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Review: “45 Seconds from Broadway” at Tyler Civic


By John Baggett

According to Google Maps, it would take 21 hours and 55 minutes to drive from Tyler Civic Theatre to Broadway in New York City. However, if you step inside of Tyler Civic Theatre, you’re only “45 Seconds from Broadway.” (See what I did there?)

“45 Seconds from Broadway” is the latest production running at Tyler Civic Theatre. The show is set in a coffee shop located in the lobby of a hotel that is walking distance from the Broadway theatres. The place is owned by Bernie (David Stein) and Zelda (Tana Switsky), a husband and wife who have helped make the small restaurant a home away from home for struggling actors, as well as some other professionals. One of the regulars is comedian Mickey Fox (Ron Ellis), a Borscht Belt style comic, who is both a legend in his own mind and the minds of a few others. We meet Mickey as he meets with Andrea (Alyssa Duke), a producer wanting to bring him to London in a production of “Fiddler on the Roof.”

We also meet Solomon Mantutu (Mishobi Johnson), a South African teacher who has come to New York to finish, and get someone to read (or publish), his play. Solomon becomes a pain in the neck for Bernie as he came to the restaurant with not enough money to pay for his meal and turns his small diner check into something of a life debt when Bernie makes his meal free in order to get him to leave. He hires Solomon as a temporary waiter, mostly to help take care of the bizarrely dressed and eccentric Rayleen (DeAnna Hargrove) and her patient and very quiet husband Charles (Juan Munoz).

Rounding out the cast of characters are Megan (Morgan Robbins) – a young girl whose mother was a an aspiring actress that Bernie helped out, Arlene (Saskia Lynge) and Cindy (Joanna Gifford) – two friends that attend and comment on all of the shows playing, Bessie (Judy Griffin) – a seasoned actress who flirts with Mickey, and Harry (Heath Huffstetter) – Mickey’s older and less successful brother.

“45 Seconds from Broadway” was written by Neil Simon, the theatre legend best known for “The Odd Couple” and “The Goodbye Girl.” The Civic Theatre production was directed by Amanda Ratliff, who recently took the stage in “The Great Gatsby.” This is one of Simon’s more recent plays, having debuted in 2001, but despite a reference to modern life here and there, it could have been set at any time. The show doesn’t have a main storyline, but instead multiple mini arcs for these characters with Mickey and Bernie being the closest thing the production has to main characters.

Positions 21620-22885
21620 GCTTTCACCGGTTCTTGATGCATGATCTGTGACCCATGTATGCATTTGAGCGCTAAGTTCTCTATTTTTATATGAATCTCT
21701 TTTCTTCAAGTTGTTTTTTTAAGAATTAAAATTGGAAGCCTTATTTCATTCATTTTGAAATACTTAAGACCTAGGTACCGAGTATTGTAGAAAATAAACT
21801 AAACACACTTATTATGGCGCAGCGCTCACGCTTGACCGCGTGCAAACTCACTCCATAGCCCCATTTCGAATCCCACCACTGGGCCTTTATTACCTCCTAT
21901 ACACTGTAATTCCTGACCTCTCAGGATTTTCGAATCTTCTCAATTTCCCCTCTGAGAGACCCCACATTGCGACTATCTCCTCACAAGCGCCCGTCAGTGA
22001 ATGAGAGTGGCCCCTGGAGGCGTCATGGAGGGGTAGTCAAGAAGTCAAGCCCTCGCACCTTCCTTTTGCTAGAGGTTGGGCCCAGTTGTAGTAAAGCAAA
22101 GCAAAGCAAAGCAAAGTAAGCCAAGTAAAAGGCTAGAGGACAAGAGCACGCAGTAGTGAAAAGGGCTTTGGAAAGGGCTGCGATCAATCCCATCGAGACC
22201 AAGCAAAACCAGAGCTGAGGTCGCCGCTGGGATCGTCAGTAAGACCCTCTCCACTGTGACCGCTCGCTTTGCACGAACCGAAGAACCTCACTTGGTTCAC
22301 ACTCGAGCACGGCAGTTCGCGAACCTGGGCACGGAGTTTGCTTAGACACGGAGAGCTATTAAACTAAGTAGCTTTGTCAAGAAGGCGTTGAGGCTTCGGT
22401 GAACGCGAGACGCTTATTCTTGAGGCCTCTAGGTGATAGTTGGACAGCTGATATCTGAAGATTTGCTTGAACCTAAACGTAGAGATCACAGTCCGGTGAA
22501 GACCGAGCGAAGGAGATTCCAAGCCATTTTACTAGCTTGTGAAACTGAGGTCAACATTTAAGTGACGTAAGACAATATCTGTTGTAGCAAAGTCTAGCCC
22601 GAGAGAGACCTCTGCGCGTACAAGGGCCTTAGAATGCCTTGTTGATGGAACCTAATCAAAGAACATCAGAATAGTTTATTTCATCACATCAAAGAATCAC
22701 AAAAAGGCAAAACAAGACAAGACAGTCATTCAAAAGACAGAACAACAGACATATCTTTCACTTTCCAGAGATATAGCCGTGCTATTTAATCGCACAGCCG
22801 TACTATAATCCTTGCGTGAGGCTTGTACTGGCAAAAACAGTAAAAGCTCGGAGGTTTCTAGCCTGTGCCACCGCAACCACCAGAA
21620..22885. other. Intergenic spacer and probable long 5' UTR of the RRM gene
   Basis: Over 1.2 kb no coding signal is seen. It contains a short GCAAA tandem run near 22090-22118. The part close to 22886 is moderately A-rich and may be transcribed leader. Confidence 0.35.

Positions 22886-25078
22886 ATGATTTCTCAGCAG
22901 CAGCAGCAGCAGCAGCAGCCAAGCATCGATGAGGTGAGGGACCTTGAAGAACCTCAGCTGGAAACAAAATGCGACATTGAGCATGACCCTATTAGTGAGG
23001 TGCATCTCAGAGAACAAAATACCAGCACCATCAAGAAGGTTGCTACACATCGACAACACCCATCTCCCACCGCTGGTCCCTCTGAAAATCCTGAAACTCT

The play is frequently funny, with much of the dialogue being one-liners. It also has some wonderful drama mixed in, causing you to laugh at characters in one moment, only for them to break your heart later. The cast is terrific, most of them hilarious, with Duke and Hufstetter mostly playing the straight man characters to Mickey. This isn’t a criticism of them, both performances are great, their characters just don’t get the comic moments other characters get. I have had the pleasure of seeing both in previous shows, and it is always a delight to see their names in a cast list.

Ellis and Stein, our leads, if you will, are terrific. They capture the spirit of New York archetypes very well. Stein, unfortunately had lost his voice to a cold, but somehow the rasp so seemed to fit his character, I’d almost suggest he keep it if it wouldn’t wreck his throat. Hargrove gets many a laugh and most of the heartfelt moments, with Munoz, in a debut performance that may not be of many words but has a big presence.

Lynge and Gifford take two characters that, if it were a real diner, could be the obnoxious customers one tries to avoid, but are an absolute delight to watch and became some of my favorite characters in the show. Switsky, who was just seen in “I Hate Hamlet,” is marvelous as Zelda, as is Robbins in her fresh off the bus, wide eyed star in the making. Johnson’s Solomon is wonderful and comes very close to stealing any scene he is in. Finally, Griffin is always a delight, and this performance is no exception.

“45 Seconds from Broadway” is a fun (and funny) slice of life that is absolutely a love letter to New York City and theater. It’s a show that will make you laugh, try to make you cry, but leave you with a smile on your face. It opened February 3rd and runs through February 12th.

Tyler Civic Theatre is located at 400 Rose Park Drive.  For more information and to purchase tickets, visit


Around East Texas

Review: The Touch

By John Baggett

Tyler Civic Theatre is kicking off its 70th season. To start the brand new season, they begin with a very special one week run of the new play, the heartwarming drama, “The Touch.”

Set in East Texas, generations ago, the story revolves around Big Granny (Traci Smith), a woman who has the ability to heal those with just her touch, a power passed down in her family every other generation. While her grandmother healed almost everyone she could, Big Granny is afraid of her powers. She is haunted by the loss of her daughter to pneumonia, whom she could have healed but was afraid that her attempt would have killed her.

Now, a great grandmother, Big Granny lives with her granddaughter Faye (Brianna Beard) and great-granddaughter Juney (Delaney Mullee). Faye stayed home to raise her daughter and help out while her husband left to work on the docks and her sister, Betsy (Kaylee Parker), travels the world. Betsy returns with news that she has a permanent teaching position in Dallas. Her return stirs up feelings of hurt in Faye, but when Juney gets hurt in an accident, everyone, including Big Granny, must face their worse fears to be a whole family again.

“The Touch” was written by Mike Hargrove, a veteran of Tyler Civic Theatre, having written a dozen plays and directed several shows. This is his final work, completed just days before he sadly passed away. This debut production is directed by his wife, DeAnna Hargrove, who also directed “I Never Saw Another Butterfly” earlier this year.

This is a play that was written with love, as much of it was inspired by Hargrove’s family, and beautifully produced. So much heart and soul into this show, from writing to casting to every single performance. It is truly a labor of love.

This cast is superb. Smith, who is always excellent in every role, has never been better. She delivers such a warm, yet powerful performance, and gives her absolute all on stage. Beard is also outstanding, running almost the entire span of human emotion. Mullee continues her streak of wonderful performances and this also is a career best for her. She has talent beyond her years. Parker is also amazing, delivering an almost effortless, natural performance.

The supporting cast is brilliant as well. Cheyenne Whorton plays Sonny, a man who was healed as a child by Big Granny’s mother, and he gave a flawless performance. Kenneth Reid plays Monroe, the patriarch of the Marner family, and is terrific in his few scenes. Stan King gives as another first-rate performance as the doubting Doc Fleming, who believes there is a scientific reason for everything.